In general, the magazine market in North America is declining. The circulation revenue from print consumer magazines in the region fell by more than 2.4 billion U.S. dollars between 2008 and 2013, and it is projected to decline by a further one billion by the end of 2016. While the overall decline has been offset slightly by the growth of digital magazine circulation revenue, quarterly measurements of both unit and dollar retail sales in North America also reveal downhill movement. In the last quarter of 2015, magazine retail sales revenue dropped to 588 million U.S. dollars, down from 629 million in the preceding quarter. In the same time, unit retail sales amounted to 106 million – ten million less than in the fourth quarter of 2015. That year, the most popular categories of magazines sold at newsstands in North America were celebrity magazines, women’s magazines, game/puzzle/crosswords, as well as home and garden titles.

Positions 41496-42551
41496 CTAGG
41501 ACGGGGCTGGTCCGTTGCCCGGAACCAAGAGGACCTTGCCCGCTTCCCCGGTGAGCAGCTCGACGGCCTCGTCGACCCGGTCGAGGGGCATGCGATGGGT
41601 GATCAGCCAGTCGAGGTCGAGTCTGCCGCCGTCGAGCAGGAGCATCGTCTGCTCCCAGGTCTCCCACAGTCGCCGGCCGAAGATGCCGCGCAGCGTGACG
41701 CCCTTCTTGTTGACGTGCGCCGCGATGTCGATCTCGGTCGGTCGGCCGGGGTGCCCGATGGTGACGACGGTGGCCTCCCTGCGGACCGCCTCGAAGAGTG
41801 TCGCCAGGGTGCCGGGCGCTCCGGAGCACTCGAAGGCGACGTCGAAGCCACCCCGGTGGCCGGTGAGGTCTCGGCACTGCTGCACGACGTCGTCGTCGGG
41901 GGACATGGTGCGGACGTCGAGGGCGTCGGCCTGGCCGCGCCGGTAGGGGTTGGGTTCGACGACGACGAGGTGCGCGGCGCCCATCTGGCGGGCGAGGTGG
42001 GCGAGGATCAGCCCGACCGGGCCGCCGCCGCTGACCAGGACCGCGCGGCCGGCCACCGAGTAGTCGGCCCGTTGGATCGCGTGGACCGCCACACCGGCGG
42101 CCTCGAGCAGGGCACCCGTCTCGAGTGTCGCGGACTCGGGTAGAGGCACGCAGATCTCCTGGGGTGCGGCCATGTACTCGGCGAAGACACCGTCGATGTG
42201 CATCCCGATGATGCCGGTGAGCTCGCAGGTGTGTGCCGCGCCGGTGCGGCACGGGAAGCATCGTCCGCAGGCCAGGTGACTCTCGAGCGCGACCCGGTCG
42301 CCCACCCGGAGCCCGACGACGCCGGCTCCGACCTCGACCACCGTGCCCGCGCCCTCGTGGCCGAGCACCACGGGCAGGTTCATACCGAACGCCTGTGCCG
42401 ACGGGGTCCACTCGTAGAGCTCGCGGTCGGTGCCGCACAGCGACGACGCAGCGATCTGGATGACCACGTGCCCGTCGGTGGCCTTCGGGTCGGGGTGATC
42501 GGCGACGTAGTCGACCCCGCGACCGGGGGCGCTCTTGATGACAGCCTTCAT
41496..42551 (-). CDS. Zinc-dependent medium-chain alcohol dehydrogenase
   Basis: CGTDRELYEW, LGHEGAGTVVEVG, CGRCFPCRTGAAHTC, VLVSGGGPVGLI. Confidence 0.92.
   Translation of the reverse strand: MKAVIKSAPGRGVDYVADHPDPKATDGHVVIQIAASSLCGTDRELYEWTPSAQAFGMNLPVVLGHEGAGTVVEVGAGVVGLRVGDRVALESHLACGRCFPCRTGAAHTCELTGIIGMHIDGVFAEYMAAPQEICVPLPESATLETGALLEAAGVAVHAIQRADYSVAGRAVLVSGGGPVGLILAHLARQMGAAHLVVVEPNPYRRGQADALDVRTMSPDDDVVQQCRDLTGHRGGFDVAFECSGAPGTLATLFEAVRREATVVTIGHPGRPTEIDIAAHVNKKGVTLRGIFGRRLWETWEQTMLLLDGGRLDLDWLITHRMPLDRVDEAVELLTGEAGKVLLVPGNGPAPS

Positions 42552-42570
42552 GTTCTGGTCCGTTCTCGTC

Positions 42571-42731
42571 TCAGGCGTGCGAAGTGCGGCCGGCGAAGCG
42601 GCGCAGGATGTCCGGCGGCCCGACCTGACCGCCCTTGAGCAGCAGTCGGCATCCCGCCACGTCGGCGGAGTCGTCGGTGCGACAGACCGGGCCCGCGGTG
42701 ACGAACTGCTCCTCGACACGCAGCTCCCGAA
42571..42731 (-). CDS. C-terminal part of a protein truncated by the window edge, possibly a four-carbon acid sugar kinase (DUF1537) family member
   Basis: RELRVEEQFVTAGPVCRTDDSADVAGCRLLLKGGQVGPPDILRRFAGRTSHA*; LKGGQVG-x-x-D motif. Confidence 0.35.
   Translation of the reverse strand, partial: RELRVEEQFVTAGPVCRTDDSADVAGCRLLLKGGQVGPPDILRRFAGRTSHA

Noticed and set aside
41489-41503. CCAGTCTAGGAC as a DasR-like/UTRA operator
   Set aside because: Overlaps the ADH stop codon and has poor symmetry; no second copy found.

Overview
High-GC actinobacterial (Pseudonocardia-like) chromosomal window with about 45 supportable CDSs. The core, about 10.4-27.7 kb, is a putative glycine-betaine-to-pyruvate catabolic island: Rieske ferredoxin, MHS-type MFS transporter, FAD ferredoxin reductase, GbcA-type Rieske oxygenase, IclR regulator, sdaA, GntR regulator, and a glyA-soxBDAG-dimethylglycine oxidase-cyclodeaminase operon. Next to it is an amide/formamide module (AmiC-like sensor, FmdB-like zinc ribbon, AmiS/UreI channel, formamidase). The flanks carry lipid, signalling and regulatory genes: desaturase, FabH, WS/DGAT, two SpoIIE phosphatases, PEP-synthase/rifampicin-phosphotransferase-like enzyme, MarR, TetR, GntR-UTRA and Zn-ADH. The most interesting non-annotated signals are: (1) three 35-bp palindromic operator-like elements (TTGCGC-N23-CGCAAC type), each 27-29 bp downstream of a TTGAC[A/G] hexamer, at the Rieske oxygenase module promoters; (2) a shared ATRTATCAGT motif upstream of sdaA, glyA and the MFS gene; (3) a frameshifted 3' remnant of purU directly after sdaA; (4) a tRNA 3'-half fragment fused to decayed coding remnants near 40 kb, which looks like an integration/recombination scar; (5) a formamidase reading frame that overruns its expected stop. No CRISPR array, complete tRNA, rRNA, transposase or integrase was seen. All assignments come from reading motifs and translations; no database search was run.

In Canada, as of 2014, there were nearly 1,310 individual magazine titles published, with some of the most popular names being Canadian Living, Ricardo, Coup de Pouce, Canadian Geographic, Chatelaine and Maclean’s. Canadian magazine market followed the general North American downward trend. Retail unit sales declined from 66.4 million in 2014 to 54.7 million a year later. In the same period, revenues from newsstand sales sank by 57 million U.S. dollars. The 2014 average issue circulation figures indicate that general interest magazines are the most popular editorial category among Canadian consumers, followed by home and garden, travel and women’s magazines. All in all, magazines reached less than half of Canadians between the ages of 18 and 54 years, with a reach larger than 50 percent only among consumers aged 55 or older.
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